The cases were based on a RICO (Racketeer Influenced and Corrupt Organizations) Act claim that mortgage brokers, appraisers, real estate agents, and lenders conspired to ensnare people in exploitative loans.
The city of Baltimore also has a case pending in which it sued Wells Fargo, alleging that lenders participated in reverse red-lining.
"Two factors they relied heavily on there — a high degree of racial segregation in housing and a historical lack of access to traditional banks — I think exist in Memphis," Brewer says. "We feel like we could make a very strong case in Memphis for disproportional bad terms for African-American borrowers."
Under the Baltimore case, as well as similar cases in Cleveland and San Diego, or a case brought by Shelby County, the jurisdiction would have to quantify the economic damage and prove that damage is attributable to the banks.
In Memphis and Shelby County, where the tax base rests on home values, the economic impact could be frightening. The county will be undergoing a property reappraisal next year (see "The Perfect Storm," p. 20), and it's expected that many homeowners will challenge the reappraisal.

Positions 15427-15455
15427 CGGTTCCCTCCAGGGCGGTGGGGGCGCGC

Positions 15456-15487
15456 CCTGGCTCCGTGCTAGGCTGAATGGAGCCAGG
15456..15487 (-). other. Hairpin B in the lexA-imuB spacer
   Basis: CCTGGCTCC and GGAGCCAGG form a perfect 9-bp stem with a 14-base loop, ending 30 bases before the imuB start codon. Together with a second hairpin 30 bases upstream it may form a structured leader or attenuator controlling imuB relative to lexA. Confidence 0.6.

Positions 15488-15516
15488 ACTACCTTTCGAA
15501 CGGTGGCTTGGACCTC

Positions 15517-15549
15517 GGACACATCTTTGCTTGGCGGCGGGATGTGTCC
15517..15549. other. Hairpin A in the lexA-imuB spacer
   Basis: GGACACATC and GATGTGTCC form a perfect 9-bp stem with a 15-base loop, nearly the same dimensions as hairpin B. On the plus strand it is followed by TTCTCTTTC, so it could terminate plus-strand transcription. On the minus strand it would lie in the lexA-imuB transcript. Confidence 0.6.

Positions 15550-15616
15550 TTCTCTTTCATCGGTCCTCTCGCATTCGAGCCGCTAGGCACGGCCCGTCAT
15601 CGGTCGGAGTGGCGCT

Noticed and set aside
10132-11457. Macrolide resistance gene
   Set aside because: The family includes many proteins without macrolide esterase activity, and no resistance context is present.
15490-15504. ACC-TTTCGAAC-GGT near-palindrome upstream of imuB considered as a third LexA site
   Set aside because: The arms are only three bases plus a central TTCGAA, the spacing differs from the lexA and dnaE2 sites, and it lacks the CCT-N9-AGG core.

County assessor Cheyenne Johnson might not want to call it yet, but, judging by a booklet given out at the foreclosure summit, local government is steeling itself for a hard hit: "The potential impact on the local tax base has yet to be determined, but there is little doubt that government revenues will decline as a result of declining property and/or sales tax revenue," it says.
Frayser CDC head Steve Lockwood recently appealed the assessments of three properties the CDC bought. The first two were assessed at $50,000 with houses on them but are now vacant lots.
Lockwood took pictures of the vacant lots, and they were reassessed at $7,000. The other property — which still had a home on it — was also valued at $50,000.
"I bought it for $15,000, and it [was reappraised] at $35,000 now. The For Sale sign sat out for a month. It was worth $35,000, and I wouldn't have paid $35,000. ... I'm buying another house tomorrow for $15,000. That's not a gift — that's what the value of the homes are."
At the same time, experts think municipal services will increase in cost with an increased demand for police and fire services, as well as other social services, such as programs for the homeless.
Brewer presented information that a single mortgage failure can generate municipal costs of more than $30,000.